Why 690 for Steelhead

Individual-Fish Divisors

Individual Variability

Fat vs Thin

Girth Taper

Improved Weight Estimator

Buck vs Hen

Variability By River

Conical Fish Model

Data Sources

Girth Taper

Let's compare the divisors for two steelhead of the same gender (male), the same river (Babine), and about the same weight (12 lbs). The first was caught and released on September 16, 2003: length 32 inches, girth 17 inches, weight 12 lbs.  Divisor = 32 x 17 x 17 / 12 = 771.  The second was caught and released October 11, 2004: length 31 inches, girth 15 1/8 inches, weight 11 3/4 pounds.  Divisor = 31 x 15.125 x 15.125 / 11.75 = 604.

Our research establishes the simple fact that different individual steelhead (even of the same river, gender, and weight) may have very different divisors.  The simple reason is that individual steelhead, just like individual humans, have different shapes.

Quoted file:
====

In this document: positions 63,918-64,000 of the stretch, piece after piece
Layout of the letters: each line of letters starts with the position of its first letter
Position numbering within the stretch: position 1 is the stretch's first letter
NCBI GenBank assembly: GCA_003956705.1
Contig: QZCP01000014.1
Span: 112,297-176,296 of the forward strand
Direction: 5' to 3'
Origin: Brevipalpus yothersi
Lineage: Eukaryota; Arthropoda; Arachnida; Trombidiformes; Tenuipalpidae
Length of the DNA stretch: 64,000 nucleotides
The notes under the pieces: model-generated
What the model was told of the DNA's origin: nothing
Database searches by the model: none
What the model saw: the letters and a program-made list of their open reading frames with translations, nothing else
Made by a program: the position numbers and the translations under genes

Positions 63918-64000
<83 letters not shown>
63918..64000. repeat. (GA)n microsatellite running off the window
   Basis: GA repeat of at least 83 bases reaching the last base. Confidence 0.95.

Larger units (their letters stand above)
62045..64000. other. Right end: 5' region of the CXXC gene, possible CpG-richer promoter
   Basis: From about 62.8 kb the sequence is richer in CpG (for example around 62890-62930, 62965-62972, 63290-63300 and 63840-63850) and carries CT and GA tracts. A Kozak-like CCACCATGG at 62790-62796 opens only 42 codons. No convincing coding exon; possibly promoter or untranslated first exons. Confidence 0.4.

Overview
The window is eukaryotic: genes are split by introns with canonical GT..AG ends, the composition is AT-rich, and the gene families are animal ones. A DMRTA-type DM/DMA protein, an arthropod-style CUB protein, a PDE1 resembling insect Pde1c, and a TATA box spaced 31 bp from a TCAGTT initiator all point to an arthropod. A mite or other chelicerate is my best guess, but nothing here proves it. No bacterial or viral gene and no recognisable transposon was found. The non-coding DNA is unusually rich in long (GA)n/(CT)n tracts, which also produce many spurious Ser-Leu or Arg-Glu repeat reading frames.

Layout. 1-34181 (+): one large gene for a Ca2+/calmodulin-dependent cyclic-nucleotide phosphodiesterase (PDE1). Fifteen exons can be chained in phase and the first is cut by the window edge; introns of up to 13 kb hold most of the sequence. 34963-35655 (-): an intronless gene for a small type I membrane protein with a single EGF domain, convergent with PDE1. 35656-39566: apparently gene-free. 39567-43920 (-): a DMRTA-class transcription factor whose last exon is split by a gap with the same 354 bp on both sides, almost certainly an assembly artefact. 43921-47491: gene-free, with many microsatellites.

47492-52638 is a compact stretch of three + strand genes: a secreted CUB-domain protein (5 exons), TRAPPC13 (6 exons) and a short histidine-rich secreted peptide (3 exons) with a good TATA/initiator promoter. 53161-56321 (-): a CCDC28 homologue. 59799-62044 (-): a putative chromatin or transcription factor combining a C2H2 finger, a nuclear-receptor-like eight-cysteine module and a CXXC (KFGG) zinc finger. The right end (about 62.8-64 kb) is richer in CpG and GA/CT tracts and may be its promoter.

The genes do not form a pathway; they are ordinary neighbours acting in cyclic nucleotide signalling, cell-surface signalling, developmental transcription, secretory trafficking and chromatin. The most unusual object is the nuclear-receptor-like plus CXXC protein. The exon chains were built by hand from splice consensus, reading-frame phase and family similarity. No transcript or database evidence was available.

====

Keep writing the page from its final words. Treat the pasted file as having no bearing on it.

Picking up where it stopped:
The primary shape difference that leads to different divisors is what we call "girth taper." A fish that is particularly fat and whose girth tapers rapidly in both directions has a "large girth taper."  A more tube-like fish that has a nearly constant girth over much of its length has a "small girth taper." 

In the case of large girth taper, the girth measurement overstates the bulkiness of the fish (compared to more typical fish) and so a larger divisor like 771 is required to make the equation balance.  In contrast, when guide Dave Holland and I measured and weighed the 604-divisor steelhead above, we remarked to each other that it had an unusually long section of nearly constant girth (i.e. it had a "small girth taper").  In the case of small girth taper, the girth measurement understates the bulkiness of the fish, and so smaller denominator like 604 is required.

The validity of these observations is confirmed by both our conical fish model and analysis of the data for fat vs thin steelhead.